Timer control

Timer controls allow you to do postbacks at certain intervals. If used together with UpdatePanels, which is the most common approach, it allows for timed partial updates of your page, but it can be used for posting back the entire page as well. In this chapter we will focus on using timers with UpdatePanels, so if you haven't already read the chapter on UpdatePanels, please do so now.

Here is a small example of using the Timer control. It simply updates a timestamp every 5 seconds.
<%@ Page Language="C#" AutoEventWireup="true" CodeFile="Default.aspx.cs" Inherits="_Default" %>
<!DOCTYPE html PUBLIC "-//W3C//DTD XHTML 1.1//EN" "http://www.w3.org/TR/xhtml11/DTD/xhtml11.dtd">
<html xmlns="http://www.w3.org/1999/xhtml">
<head runat="server">
    <title>Timers</title>
</head>
<body>
    <form id="form1" runat="server">
        <asp:ScriptManager ID="ScriptManager1" runat="server" />
        <asp:Timer runat="server" id="UpdateTimer" interval="5000" ontick="UpdateTimer_Tick" />
        <asp:UpdatePanel runat="server" id="TimedPanel" updatemode="Conditional">
            <Triggers>
                <asp:AsyncPostBackTrigger controlid="UpdateTimer" eventname="Tick" />
            </Triggers>
            <ContentTemplate>
                <asp:Label runat="server" id="DateStampLabel" />
            </ContentTemplate>
        </asp:UpdatePanel>
    </form>
</body>
</html>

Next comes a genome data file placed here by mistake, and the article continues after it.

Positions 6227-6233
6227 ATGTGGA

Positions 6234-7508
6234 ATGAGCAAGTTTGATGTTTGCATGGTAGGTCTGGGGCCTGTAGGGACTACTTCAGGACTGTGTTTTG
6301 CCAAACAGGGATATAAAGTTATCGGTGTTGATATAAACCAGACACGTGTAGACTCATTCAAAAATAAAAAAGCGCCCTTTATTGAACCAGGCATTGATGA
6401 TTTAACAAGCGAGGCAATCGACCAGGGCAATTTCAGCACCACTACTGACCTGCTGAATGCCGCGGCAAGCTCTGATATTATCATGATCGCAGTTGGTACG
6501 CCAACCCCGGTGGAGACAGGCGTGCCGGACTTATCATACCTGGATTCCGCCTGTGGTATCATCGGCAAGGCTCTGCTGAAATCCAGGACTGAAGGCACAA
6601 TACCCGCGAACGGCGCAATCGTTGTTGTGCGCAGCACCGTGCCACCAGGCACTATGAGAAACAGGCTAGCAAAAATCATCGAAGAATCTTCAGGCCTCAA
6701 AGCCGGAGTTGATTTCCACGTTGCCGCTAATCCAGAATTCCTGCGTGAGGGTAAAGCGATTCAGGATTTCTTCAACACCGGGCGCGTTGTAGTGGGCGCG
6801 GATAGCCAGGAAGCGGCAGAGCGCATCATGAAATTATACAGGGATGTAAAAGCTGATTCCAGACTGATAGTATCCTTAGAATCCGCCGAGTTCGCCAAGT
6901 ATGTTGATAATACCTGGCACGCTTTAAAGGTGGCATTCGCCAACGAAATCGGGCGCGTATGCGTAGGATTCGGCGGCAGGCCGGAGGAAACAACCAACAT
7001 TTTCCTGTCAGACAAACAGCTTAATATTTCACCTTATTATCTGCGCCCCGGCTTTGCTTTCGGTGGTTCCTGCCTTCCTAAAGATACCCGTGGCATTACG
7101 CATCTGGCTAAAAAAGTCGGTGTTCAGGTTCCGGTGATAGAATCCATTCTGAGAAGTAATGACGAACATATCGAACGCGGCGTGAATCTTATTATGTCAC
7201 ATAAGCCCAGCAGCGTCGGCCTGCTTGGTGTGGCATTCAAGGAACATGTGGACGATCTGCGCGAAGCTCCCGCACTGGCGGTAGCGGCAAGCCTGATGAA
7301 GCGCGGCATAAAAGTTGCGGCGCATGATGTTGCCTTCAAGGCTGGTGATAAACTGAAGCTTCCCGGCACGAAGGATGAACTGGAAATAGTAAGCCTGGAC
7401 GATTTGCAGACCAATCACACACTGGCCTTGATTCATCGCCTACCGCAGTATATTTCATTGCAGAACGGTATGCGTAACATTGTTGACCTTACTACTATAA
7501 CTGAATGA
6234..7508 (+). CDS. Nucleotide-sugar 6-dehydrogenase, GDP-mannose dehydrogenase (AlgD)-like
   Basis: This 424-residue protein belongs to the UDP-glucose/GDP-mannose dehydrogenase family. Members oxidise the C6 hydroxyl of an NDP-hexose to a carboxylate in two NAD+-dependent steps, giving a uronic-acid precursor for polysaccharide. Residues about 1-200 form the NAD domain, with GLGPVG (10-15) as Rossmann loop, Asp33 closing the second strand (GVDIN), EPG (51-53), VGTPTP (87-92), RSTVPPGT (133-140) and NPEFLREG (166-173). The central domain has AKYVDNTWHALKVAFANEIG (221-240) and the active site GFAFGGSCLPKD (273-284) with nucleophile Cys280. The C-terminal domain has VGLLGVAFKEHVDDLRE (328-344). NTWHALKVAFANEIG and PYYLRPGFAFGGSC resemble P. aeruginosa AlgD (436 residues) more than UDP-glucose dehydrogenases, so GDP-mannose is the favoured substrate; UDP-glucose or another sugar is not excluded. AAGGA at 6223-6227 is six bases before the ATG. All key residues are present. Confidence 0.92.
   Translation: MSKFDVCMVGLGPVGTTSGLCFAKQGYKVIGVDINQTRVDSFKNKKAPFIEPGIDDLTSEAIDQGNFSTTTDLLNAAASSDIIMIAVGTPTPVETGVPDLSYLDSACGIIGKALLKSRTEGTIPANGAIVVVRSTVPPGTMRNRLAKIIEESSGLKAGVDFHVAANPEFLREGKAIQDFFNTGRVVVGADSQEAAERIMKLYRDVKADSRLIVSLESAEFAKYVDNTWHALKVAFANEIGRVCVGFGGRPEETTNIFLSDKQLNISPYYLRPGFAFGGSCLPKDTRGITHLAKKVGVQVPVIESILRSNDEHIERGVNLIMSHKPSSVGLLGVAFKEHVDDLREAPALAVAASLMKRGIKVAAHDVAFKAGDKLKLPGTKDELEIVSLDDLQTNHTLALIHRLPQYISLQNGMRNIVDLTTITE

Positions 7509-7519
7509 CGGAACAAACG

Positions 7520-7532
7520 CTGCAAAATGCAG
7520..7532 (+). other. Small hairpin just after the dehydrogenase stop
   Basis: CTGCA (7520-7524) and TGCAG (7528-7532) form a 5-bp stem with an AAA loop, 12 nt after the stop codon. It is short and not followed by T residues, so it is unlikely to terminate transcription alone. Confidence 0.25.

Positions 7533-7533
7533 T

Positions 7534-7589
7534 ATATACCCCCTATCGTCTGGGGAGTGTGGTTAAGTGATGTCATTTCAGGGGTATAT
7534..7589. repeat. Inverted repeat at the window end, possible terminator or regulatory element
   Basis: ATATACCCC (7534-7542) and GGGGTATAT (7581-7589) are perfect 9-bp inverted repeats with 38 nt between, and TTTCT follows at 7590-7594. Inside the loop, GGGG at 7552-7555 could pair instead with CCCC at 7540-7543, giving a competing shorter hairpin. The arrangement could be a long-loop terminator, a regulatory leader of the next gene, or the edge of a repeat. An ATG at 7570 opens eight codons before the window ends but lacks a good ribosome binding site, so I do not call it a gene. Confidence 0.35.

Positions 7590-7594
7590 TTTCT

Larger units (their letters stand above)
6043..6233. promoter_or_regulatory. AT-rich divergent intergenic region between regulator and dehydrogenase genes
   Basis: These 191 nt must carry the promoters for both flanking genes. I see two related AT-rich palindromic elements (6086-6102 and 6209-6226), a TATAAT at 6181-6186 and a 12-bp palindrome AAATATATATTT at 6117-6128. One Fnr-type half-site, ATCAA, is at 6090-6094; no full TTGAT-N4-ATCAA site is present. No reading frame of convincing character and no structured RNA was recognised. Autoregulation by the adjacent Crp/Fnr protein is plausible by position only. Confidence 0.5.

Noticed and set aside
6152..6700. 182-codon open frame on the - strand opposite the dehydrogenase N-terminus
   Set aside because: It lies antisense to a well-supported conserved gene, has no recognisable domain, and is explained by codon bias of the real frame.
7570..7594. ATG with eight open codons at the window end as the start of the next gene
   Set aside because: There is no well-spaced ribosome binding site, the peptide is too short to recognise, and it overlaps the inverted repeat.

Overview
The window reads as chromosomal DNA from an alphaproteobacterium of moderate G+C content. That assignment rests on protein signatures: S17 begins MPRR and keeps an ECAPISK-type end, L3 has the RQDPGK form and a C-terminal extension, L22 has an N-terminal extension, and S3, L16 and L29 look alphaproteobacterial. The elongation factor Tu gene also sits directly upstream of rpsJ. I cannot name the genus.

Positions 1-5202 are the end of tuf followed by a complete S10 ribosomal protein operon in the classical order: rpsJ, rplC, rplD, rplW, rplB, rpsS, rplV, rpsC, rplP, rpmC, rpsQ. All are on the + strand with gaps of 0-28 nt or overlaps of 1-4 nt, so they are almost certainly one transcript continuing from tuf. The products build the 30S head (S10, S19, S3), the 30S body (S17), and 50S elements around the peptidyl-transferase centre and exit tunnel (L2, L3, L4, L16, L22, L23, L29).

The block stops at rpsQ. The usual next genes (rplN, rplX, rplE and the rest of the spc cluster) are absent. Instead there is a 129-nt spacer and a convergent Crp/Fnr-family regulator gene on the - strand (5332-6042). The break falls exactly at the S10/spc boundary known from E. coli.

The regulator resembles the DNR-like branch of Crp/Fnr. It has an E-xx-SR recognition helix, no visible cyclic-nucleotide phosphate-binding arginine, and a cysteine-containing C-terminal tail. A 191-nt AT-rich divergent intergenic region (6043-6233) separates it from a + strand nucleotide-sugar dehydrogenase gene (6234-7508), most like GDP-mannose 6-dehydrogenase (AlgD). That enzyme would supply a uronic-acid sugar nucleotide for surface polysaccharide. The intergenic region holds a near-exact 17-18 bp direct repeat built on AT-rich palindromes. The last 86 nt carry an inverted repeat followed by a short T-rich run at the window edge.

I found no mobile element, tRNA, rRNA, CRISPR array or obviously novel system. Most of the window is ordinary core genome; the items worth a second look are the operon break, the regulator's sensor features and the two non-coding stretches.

We only have a single CodeBehind function, which you should add to your CodeBehind file:
protected void UpdateTimer_Tick(object sender, EventArgs e)
{
    DateStampLabel.Text = DateTime.Now.ToString();
}
This is all very simple. We have a normal UpdatePanel, which carries a Trigger reference to our new Timer control. This means that the panel is updated when the Timer "ticks", that is, fires the Tick event. The Timer control uses the interval attribute to define the number of milliseconds to occur before firing the Tick event. As you can see from our CodeBehind code listing, we just update the DateStampLabel each time the Timer fires. This could be done more efficient with a simple piece of JavaScript, which updates the time on the clientside instead of involving the server. The example is only used to demonstrate the potential of the Timer control.

Another approach is including the Timer inside the UpdatePanel. Doing so would save us from defining a trigger, but you should be aware of the fact that the behavior will be different, depending on whether you have the Timer inside or outside an UpdatePanel. When a Timer is inside an UpdatePanel, the Timer is not re-constructed until the UpdatePanel is fully updated. That means that if you have a Timer with an interval of 60 seconds, and the update takes 5 seconds, the next event won't be fired 60 seconds after the previous, but 65 seconds after. On the other hand, if the Timer is outside the UpdatePanel, the user will only look at the content of the panel for 55 seconds before it's updated again.

You should always remember that even though partial updates are not as heavy on the server as real postbacks, the server is still contacted, and when using timers, you may get a lot of partial postbacks, which can slow things down. Always use as high intervals as possible, and consider if contacting the server is really necessary or not.
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